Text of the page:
Quail Setup

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Quail Setup

Post by Kitsu89 » Mon Dec 08, 2014 3:11 pm

So I was considering hatching some quail eggs but first I would need a set up for them. I've had ducks, guineas and chickens but never quail. How large of a setup do you need for 3-4. Living in NY I assume they would need a small section protecting from the elements. Ideally I would like to make the structure moveable. I honestly just want them for pest removal, ticks, crickets, spiders, etc.
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Re: Quail Setup

Post by Marigold » Mon Dec 08, 2014 5:00 pm

Hi Kitsu99 and welcome to the Forum.
It's quite a culture shock when you transfer to quails after other types of poultry, at least I found it so. I expect you're thinking about Coturnix quails, which are the slightly larger ones that lay edible-size eggs? They come in many pretty colours, both males and females. I would recommend you to get a copy of Practical Quail Keeping by Sarah Barratt which is a really excellent modern paperback on starting with quails. There are lots of different setups as well as practical advice on caring for the birds. Some of the pics are of my birds and accommodation actually.
Quails are fairly resistant to cold but cannot stand damp conditions. I found it best to keep mine in indoor cages in the winter months, with a small LED light in each cage to keep them in lay, as they require a minimum of 14 hours a day of good light to do this. I also used these cages when breeding youngsters until fully feathered. In summer I kept them in a moveable rabbit run on grass. If hatching, you would have to have a heated brood box to start with, gradually weaning them off heat until they're about 4-6 weeks old, depending on ambient temperatures. As with chicks, probably best to wait until thee weather gets warmer and they can get out in the sunshine.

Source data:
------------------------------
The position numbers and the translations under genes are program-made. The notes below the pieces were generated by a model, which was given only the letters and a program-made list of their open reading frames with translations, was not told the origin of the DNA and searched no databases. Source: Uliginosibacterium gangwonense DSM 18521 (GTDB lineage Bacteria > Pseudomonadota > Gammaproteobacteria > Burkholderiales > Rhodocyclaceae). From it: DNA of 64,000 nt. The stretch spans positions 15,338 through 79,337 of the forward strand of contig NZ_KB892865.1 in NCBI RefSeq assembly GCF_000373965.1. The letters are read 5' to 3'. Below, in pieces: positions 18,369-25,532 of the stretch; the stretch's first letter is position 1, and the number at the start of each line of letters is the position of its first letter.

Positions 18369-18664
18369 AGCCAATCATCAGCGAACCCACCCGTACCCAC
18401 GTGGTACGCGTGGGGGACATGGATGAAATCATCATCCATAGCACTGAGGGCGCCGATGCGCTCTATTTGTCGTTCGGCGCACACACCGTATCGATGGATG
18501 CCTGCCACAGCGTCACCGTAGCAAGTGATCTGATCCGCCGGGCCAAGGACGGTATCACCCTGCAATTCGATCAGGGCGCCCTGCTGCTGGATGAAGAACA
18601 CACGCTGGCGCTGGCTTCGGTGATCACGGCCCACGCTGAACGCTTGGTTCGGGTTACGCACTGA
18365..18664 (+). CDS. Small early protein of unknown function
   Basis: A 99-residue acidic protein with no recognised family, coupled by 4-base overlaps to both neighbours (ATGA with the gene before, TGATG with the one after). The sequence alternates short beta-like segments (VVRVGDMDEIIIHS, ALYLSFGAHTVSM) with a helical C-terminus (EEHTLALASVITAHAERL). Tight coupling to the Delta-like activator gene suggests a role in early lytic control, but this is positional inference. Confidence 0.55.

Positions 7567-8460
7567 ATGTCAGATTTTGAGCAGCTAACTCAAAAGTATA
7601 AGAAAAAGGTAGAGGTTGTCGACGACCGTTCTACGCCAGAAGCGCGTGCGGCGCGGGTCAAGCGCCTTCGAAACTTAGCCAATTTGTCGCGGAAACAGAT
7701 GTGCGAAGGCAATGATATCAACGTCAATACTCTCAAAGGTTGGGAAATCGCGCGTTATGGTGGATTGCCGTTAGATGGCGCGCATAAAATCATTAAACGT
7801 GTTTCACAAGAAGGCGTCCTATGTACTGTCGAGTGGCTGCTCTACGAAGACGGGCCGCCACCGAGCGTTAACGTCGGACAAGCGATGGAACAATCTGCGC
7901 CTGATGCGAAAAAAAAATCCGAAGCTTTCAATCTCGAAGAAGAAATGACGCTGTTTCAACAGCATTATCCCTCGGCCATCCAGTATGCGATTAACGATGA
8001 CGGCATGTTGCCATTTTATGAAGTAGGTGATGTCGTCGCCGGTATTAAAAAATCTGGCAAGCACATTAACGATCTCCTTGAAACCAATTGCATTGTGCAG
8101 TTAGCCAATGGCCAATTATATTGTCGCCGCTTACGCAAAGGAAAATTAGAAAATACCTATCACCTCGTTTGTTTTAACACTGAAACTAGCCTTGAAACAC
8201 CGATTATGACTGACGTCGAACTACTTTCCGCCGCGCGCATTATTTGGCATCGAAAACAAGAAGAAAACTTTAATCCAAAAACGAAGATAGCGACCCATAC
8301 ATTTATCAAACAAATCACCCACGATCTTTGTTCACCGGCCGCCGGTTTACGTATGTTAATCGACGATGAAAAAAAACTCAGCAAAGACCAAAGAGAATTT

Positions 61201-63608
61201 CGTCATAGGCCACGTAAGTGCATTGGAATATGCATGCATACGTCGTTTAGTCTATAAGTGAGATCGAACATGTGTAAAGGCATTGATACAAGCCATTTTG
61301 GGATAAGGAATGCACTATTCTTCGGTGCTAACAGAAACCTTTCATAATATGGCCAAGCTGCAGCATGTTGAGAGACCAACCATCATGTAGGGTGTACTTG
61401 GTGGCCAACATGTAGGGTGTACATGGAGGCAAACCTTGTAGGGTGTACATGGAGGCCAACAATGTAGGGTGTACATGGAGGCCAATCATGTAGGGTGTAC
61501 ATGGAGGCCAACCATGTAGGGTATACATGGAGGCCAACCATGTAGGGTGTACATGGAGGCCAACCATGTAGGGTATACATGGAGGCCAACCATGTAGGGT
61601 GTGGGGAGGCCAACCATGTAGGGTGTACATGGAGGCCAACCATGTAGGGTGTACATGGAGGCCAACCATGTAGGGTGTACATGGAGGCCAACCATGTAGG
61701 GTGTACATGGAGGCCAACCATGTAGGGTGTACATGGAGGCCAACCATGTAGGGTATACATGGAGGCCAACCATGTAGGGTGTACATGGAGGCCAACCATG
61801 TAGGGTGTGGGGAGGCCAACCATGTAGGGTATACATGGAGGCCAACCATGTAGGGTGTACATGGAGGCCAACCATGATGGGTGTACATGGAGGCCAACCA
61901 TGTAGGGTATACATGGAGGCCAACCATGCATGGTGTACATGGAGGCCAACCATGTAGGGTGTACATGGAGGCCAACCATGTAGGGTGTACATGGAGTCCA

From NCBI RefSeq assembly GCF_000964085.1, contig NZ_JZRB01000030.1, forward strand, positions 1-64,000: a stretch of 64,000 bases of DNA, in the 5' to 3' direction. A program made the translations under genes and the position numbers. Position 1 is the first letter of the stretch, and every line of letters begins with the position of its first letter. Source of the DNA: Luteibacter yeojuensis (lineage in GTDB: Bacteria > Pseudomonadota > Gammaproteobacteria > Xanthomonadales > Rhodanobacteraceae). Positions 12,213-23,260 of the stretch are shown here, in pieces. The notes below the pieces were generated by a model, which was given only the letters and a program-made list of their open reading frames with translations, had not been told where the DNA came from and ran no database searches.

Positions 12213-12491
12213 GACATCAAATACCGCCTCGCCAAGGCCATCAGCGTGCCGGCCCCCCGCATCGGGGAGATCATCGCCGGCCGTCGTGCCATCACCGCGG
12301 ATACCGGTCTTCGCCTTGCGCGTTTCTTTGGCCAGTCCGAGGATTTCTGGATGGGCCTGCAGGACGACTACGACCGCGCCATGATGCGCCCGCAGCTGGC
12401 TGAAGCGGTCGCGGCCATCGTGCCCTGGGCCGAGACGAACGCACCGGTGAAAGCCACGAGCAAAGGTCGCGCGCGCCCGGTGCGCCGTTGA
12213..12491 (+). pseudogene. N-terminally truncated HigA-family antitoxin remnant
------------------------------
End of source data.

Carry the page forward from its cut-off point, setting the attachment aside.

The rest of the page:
Quails are easy to hatch in an incubator but you must incubate dry throughout, adding no water at all until they're ready to pip. They then grow very fast and are sexually mature and can lay eggs from 6-9 weeks old, if hatched in Spring when the light is good enough, or if given artificial light. I would advise you to spend a few weeks researching what you need and finding a good breeder next Spring who will either supply eggs to hatch or young adults hatched next year. As they mature so fast, there's really no point getting older birds at the moment, best to wait until the days get lighter and warmer and some young ones come along, or some eggs which are more likely to be fertile once the Spring gets going and the parent birds come well into breeding condition. If you hatch your own, you'll have to watch out for the randy habits of the young males, who can damage the females when attempting rough mating. They cling on to her head with their beaks and tear out her feathers and skin when shaken off, it's really more a rape than anything, blood all over the cage. In the end I got rid of all the boys and after that the remaining girls lived long, happy and productive lives. If you don't intend to breed your own, and are planning on buying young birds, I would advise just getting females for this reason.
They don't need much space, I found that my cages which were 3ft by 2 ft were big enough for 3-4 birds, which is a nice size group. Of course, like chickens, more run space is always best, but if kept in an aviary-tyoe enclosure in order to clear up pests, be aware they're great escapologists and you will need to plan with this in mind.
Have a browse through the old posts in this section, lots of us have been sharing what we've learned over the past year or two on here.
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